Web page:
American Fable is ambitious, maybe too much so sometimes, but there's an intense pleasure in the boldness of the film's style.
Recent movies have created sort of a generic fantasy universe of Muppets and swamps, strange beasts and evil tyrants, damsels and heroic lads, and ancient prophecies and mythical legends. It's a world inspired by ingredients from "Lord of the Rings," the "Star Wars" movies, Dungeons and Dragons gamesmanship, tales of King Arthur and the latest gimmicks from the special-effects people.
In a movie that works, these ingredients can be exciting and delightful. "Legend" does not work.
The movie is a British big-budget, special-effects extravaganza by Ridley Scott, the director of "Alien." It tells of a time long, long ago, when unicorns roam the Earth and the powers of light and darkness are at war. An evil prince named Darkness lives in caverns far beneath the Earth, scheming to blot the sun out of the lives of all the planet's creatures and to rule the gloom forever.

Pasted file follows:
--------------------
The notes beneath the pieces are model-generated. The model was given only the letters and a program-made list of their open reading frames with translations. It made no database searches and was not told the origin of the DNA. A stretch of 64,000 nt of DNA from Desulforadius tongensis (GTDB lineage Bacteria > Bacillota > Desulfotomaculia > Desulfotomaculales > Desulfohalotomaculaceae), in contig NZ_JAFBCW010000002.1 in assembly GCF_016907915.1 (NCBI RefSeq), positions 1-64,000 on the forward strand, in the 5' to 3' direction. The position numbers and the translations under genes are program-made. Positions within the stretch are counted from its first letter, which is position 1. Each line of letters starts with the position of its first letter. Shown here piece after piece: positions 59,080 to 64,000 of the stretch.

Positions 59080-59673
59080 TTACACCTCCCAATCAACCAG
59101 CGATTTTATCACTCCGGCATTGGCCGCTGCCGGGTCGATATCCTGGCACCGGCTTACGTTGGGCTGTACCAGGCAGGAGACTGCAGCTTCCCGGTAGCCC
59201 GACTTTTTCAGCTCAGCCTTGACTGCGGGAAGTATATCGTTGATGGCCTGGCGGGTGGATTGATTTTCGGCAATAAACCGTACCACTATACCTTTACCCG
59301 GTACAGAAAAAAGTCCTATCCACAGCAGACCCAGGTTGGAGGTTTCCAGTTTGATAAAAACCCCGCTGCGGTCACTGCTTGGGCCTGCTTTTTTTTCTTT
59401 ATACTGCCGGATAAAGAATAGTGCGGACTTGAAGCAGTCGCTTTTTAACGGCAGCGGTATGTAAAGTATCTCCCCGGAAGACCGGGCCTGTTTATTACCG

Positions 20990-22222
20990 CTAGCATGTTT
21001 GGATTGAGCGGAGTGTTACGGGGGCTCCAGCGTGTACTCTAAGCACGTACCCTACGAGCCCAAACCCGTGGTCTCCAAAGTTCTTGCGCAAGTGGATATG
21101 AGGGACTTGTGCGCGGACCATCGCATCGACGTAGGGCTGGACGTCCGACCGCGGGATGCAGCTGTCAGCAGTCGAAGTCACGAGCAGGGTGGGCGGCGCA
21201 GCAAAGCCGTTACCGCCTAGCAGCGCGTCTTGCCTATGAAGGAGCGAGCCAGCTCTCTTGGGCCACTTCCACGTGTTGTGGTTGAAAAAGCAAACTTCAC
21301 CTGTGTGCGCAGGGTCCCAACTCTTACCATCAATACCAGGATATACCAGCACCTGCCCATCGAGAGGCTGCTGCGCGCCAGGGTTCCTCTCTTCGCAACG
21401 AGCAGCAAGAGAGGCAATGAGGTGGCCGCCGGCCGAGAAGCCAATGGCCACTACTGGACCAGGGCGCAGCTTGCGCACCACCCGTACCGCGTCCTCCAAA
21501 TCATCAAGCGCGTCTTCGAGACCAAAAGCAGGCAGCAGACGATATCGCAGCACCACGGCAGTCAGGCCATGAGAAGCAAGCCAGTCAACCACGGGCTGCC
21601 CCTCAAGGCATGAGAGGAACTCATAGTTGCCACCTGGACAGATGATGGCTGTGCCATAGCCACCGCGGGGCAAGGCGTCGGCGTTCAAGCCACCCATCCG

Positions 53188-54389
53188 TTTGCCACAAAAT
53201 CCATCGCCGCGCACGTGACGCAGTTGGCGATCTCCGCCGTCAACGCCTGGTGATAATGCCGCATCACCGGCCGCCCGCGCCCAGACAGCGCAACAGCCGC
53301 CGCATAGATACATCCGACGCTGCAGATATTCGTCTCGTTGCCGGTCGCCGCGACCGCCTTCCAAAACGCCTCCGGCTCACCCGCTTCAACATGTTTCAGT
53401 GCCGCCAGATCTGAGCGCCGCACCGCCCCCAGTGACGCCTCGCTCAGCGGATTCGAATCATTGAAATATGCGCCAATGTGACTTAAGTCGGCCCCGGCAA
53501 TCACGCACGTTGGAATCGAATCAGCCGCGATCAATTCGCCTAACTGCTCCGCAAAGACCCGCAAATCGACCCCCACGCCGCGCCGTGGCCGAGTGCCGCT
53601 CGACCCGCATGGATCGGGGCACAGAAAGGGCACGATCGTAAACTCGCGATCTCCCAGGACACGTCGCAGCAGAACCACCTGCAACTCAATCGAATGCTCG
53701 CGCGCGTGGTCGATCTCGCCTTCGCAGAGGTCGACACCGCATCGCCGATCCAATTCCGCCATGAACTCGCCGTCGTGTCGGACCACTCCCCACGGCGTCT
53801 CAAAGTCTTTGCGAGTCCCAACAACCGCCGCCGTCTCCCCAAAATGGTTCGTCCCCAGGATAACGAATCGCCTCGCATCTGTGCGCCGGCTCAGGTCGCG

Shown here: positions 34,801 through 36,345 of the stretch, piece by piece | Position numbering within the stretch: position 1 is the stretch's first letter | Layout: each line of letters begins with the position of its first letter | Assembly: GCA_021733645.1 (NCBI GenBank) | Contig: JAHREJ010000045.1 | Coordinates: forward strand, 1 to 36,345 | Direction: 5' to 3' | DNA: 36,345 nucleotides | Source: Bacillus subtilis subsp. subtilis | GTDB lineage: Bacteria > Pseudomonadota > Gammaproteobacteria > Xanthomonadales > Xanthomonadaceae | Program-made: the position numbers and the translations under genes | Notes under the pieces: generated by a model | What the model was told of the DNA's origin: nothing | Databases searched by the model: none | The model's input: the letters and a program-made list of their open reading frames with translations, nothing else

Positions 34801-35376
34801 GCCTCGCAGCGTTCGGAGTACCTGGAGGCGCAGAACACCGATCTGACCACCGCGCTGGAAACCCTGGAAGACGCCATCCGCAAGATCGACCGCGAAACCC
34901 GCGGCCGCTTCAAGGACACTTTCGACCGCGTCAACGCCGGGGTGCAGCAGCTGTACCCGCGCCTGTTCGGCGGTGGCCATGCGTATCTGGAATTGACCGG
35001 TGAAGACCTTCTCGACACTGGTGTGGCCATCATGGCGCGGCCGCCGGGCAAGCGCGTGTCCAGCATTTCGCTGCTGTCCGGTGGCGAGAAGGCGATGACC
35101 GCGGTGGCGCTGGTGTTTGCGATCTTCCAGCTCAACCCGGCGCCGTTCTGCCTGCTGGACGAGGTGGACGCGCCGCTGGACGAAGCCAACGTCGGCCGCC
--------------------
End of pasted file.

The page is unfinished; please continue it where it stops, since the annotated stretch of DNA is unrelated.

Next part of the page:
Earth itself is a sylvan place, filled with flowers and little glades and grassy clearings - but also with dread swamps and moldy fens. Young lovers can kiss for an afternoon in a bath of sunshine, but fearsome storms come up suddenly and lash the land with their fury. A race of evil little druids lives in the woods, and they spread mischief wherever they venture. Their favorite pastime is frightening the unicorns.